Corruption: A major cause of Palestinian suffering - documentary

For decades, to divert the attention of the media, the international community and their people, all they had to do was accuse Israel of all their ills.

By
May 6, 2019 17:10
4 minute read.
Corruption: A major cause of Palestinian suffering - documentary

Senior Fatah official Azzam Al-Ahmed (2nd L), head of the Hamas government Ismail Haniyeh (3rd L) and senior Hamas leader Moussa Abu Marzouq (4th L) , hold their hands after announcing a reconciliation agreement in Gaza City April 23, 2014. The Gaza-based Islamist group Hamas and President Mahmoud A. (photo credit: SUHAIB SALEM / REUTERS)

 
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Much has been said about the sums that the Palestinian Authority spends on salaries of terrorists imprisoned in Israel and the families of “martyrs” – in other words, suicide-terrorists and those killed during their murderous operation. But when you talk to Palestinians about the misappropriation of funds allocated by the international community, the first term they use is “corruption.”

Indeed, a study by AMAN – a chapter of Transparency International co-founded by Jordan – shows that, according to several surveys of the Palestinian population, the corruption of their leaders is the second most popular cause of their misery. According to the same surveys, the first cause would be the inability of these same leaders to create a strong economy. The Israeli occupation comes in third place.



The equation between PA President Mahmoud Abbas and his entourage on the one hand, and Hamas leaders on the other, is easy to understand. For decades, to divert the attention of the media, the international community and their people, all they had to do was accuse Israel of all their ills.

This is an exercise that has also been carried out by many Arab-Muslim countries. Whatever the excesses of the dictatorships in place, it has long been enough to accuse Israel – and sometimes the West – to keep their populations calm, while diverting and reaping billions of dollars that could have improved their living conditions or infrastructure.

But times are changing, global information is now easily accessible and people are no longer fooled.

This is what emerges from the short documentary we made that involved two film crews: one in Gaza and the other in Judea-Samaria.

Overwhelmed by their situation and on the verge of despair, many Palestinians no longer hesitate to blame their leaders for their miserable living conditions. In Gaza, the money diverted from international aid and resulting from various rackets is not only used to make the rockets that regularly rain down on Israel and the tunnels of attack.

Luxury villas and 5-stars hotels flourish by the sea, dealerships offer the latest Mercedes and BMW models, and if the population continues to suffer, it is much more the result of the perpetual embezzlement by a minority protected by the leaders, than by the security blockhouse set up by Israel and Egypt.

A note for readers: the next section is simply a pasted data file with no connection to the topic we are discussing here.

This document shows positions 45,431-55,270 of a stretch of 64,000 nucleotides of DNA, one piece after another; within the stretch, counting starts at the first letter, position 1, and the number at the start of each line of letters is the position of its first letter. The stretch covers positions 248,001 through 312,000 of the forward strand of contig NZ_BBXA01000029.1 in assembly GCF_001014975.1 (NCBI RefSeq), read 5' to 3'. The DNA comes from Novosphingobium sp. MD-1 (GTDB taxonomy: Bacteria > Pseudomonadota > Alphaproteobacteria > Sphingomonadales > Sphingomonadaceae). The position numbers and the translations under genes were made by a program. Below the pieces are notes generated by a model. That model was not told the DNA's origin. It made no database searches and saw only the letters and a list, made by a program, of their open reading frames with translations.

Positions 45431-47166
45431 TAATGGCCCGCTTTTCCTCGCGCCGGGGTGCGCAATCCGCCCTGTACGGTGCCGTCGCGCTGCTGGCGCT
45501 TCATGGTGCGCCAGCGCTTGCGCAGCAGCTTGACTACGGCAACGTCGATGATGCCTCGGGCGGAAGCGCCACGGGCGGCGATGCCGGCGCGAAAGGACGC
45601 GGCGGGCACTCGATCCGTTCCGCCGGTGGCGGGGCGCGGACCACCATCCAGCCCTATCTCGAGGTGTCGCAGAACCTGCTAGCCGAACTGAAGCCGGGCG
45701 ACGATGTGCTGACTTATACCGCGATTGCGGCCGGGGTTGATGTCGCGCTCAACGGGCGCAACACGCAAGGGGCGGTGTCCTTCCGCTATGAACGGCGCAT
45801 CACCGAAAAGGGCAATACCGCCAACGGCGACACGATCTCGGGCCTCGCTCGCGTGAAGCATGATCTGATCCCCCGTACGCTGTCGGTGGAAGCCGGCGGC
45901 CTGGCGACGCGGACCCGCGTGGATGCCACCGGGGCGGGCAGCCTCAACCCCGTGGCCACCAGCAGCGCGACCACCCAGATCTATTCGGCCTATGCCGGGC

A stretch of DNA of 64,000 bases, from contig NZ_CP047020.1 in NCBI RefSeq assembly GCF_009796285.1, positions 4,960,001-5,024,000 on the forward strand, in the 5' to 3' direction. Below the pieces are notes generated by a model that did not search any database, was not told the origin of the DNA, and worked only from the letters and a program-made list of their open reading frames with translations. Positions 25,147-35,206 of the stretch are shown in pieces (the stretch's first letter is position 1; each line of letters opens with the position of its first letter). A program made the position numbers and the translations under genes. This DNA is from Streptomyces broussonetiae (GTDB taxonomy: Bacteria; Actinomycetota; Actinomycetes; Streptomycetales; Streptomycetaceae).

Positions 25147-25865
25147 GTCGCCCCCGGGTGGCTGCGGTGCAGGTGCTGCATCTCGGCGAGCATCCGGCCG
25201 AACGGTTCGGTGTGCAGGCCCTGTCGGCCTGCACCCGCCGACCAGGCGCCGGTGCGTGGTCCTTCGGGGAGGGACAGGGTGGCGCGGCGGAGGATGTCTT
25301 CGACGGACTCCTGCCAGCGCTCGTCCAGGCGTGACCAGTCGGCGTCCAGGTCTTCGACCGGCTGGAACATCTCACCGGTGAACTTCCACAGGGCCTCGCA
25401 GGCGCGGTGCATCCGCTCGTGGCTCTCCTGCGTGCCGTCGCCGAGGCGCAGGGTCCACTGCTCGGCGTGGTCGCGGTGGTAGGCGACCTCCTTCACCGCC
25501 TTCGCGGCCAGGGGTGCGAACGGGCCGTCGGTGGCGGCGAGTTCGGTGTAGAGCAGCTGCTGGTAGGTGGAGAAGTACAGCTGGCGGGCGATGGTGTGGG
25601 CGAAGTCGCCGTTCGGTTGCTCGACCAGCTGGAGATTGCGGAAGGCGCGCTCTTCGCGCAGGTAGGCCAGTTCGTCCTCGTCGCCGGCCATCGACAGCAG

As one Palestinian interviewed said: “It is good to live in Gaza, but only for a small minority.” Another complains that hospitals and clinics never have drugs available. “They tell you to come back at the beginning of the month. You return on the second day of the month and there’s already nothing left. All the drugs have disappeared in 24 hours?

IN RAMALLAH and Hebron, other interviewees noted that they often hear about international aid through the media and on the Internet, but that they themselves never benefit from it. The infrastructure, they say, is deplorable and no effort is ever made to fix it. But the palaces that appear in the documentary are spectacular and would make Hollywood stars dream.

The Palestinian Authority complains that it does not have sufficient funds. But that didn’t stop Abbas from having a house built for $32 million and buying a private jet that would have cost nearly $50 million. At the same time, the salaries of 190 employees of a fictitious airline “Palestine Airlines” were included in the Palestinian Authority’s budget until 2017.

Among the Palestinians interviewed, the most outspoken is certainly Ashraf Jabari, a businessman who recently founded the Reform and Development Party, a political organization focused on the economic situation in the West Bank. He accuses not only Abbas and his sons of getting rich on the backs of the population, but also AMAN for acting as a smokescreen to satisfy the European Union.

He alerts the international community to the intolerable corruption at all levels of the Palestinian leadership and proposes that the EU should request an audit of the funds that have been allocated to the Palestinian Authority since 1994. “Everyone knows,” he says, “but nobody does anything.”

If for decades the Palestinian leaders have been able to exploit the misery of their people to enrich their families and loved ones – and to perpetuate a conflict that suits their interests – it seems that the Palestinian on the street is no longer fooled. Some have even noticed that life in the territories is ten times more expensive since Israel is no longer in charge.

 These people do not want a country where corruption is the rule. Nationalism, they say, does not nourish their children.

The author has just completed a short documentary about the corruption of Palestinian leaders. It features never before seen images of luxury in Gaza and the West Bank, and exclusive interviews with Palestinians – among them Ashraf Jabari, who recently made headlines for founding a new political party challenging PA President Abbas.

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